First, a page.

The Asian Development Bank (ADB) is the world’s most honest development agency, according to the 2018 Aid Transparency Index, released in June.
It’s the first time the ADB has topped the list, which uses 35 indicators to assess how open the world’s top 45 development agencies are about their aid. Organisation planning and commitments to aid transparency account for 15% of the overall weight.
Finance and budgets account for 25%. Project attributes, joining up development data and performance are equally split and each account for 20% of the overall weight.
There is good news for Africa, with the African Development Bank ranked fourth overall, beaten only by the UK’s Department for International Development (DFID) and the UN Development Programme. This should be encouraging given the lender’s strategic importance to the continent. Last year it disbursed a record $7.7bn to projects across Africa.
The news is not so good for China, with China’s Ministry of Commerce at the bottom of the table. On the surface this could be cause for concern given Beijing’s emergence as a leading global donor in recent years.
It is estimated that between 2000 and 2014 China committed more than $350bn in official finance to over 4,300 projects in 140 countries, slightly less than the US with $394bn.
The findings are interesting, but what does the index really tell us?
Out of step
There are obvious benefits to tracking aid disbursements, including better donor coordination and awareness. But the ranking feels a bit out of step.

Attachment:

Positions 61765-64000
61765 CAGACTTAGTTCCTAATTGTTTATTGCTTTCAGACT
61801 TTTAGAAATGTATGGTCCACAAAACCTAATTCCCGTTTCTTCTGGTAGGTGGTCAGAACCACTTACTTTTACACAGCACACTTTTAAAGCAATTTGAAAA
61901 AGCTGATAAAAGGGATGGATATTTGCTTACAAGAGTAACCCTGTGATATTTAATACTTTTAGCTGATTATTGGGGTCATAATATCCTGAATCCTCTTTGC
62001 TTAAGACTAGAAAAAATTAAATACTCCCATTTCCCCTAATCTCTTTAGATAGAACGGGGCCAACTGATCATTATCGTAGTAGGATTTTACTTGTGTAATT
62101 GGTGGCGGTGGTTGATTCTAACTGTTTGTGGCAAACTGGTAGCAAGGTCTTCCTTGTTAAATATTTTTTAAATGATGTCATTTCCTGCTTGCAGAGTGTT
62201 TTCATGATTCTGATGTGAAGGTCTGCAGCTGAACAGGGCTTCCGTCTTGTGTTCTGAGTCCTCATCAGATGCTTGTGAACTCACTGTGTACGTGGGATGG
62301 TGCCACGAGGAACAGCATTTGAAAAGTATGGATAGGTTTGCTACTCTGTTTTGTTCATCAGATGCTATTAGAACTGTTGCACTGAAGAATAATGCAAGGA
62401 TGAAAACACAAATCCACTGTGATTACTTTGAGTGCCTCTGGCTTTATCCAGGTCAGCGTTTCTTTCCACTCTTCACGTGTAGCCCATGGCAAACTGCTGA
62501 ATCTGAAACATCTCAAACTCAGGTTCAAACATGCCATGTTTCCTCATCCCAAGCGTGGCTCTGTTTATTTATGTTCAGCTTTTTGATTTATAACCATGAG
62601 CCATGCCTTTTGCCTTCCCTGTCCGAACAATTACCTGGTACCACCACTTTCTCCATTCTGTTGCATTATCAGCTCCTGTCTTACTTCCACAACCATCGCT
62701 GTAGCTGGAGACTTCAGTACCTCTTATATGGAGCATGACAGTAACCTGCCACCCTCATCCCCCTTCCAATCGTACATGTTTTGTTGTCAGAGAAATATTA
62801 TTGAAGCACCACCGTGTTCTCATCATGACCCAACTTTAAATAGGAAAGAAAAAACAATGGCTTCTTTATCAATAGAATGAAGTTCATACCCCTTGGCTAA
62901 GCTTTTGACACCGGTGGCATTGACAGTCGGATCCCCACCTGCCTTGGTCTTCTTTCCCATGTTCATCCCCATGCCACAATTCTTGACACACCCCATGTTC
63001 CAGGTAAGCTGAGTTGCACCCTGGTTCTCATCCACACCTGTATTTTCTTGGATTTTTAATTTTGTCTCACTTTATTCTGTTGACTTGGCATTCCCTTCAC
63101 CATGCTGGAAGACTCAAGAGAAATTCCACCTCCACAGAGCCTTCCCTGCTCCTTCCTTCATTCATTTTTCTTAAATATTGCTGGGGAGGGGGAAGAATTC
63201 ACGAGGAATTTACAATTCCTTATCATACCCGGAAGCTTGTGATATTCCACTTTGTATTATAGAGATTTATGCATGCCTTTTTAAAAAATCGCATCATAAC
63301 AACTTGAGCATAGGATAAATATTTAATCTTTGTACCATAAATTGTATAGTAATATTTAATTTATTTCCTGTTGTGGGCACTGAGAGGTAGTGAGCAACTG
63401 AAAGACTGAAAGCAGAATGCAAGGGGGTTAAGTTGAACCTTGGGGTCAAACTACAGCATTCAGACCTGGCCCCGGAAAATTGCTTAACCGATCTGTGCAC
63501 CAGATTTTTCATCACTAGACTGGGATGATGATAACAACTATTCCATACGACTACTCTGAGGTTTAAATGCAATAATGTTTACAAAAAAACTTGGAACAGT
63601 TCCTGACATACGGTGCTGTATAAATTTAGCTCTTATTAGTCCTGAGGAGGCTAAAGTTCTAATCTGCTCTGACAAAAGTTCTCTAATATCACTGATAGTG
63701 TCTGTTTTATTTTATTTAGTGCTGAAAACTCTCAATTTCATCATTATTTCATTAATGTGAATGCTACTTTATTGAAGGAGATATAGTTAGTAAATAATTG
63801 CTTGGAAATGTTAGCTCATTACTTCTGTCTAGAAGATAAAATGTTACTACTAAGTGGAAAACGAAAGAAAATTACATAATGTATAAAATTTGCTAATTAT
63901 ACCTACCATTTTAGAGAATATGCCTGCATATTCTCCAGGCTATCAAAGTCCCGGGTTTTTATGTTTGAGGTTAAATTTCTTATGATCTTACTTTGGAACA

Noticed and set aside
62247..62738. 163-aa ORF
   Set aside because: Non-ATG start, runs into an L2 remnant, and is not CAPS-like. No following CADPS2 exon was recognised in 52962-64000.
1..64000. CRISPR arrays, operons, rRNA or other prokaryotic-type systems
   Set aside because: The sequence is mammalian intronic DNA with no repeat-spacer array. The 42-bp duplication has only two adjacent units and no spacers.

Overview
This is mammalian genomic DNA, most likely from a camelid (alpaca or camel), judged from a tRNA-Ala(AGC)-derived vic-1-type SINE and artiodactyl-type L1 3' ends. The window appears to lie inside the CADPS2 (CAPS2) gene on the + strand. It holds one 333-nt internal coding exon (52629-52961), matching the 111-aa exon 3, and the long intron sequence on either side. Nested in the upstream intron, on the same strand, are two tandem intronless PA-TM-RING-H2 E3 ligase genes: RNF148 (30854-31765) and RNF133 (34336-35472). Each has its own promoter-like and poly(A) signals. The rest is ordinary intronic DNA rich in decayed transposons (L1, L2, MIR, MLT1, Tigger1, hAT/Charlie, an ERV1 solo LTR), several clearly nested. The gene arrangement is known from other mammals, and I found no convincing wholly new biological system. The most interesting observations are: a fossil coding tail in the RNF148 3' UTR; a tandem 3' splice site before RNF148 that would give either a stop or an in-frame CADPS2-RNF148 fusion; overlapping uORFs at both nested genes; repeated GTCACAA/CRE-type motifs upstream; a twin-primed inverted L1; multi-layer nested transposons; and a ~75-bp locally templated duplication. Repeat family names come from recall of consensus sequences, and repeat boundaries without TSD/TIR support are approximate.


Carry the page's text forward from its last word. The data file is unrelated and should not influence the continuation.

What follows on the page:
Development assistance has generally fallen out of favour in recent years – for good reason. The OECD estimates that a total of $2.6 trillion in aid has been disbursed since 1960, much of it to Africa. Even proponents of aid now concede that this vast amount of money has made very little impact, and at worst it has actually made things worse.
In Africa as elsewhere the focus is very much on trade before aid these days. This is reflected in volumes for both. Aid to the continent from official donors stood at $29bn last year, compared to $42bn in foreign direct investment.
It’s also not obvious that less transparency is necessarily a bad sign. Japan’s Ministry of Foreign Affairs and its development agency JICA, both well established donors, are ranked in the bottom 10. The UK’s Foreign Office is sixth from bottom despite DFID being in third place. Even the World Bank, perhaps the biggest donor of them all, falls into the lower half of the table.
This is not to dismiss the index. Like it or not, aid is still an important source of financing for development in many African countries, and will be for some time to come. The problem is that we need a much more robust understanding of the role of aid in a modern Africa.
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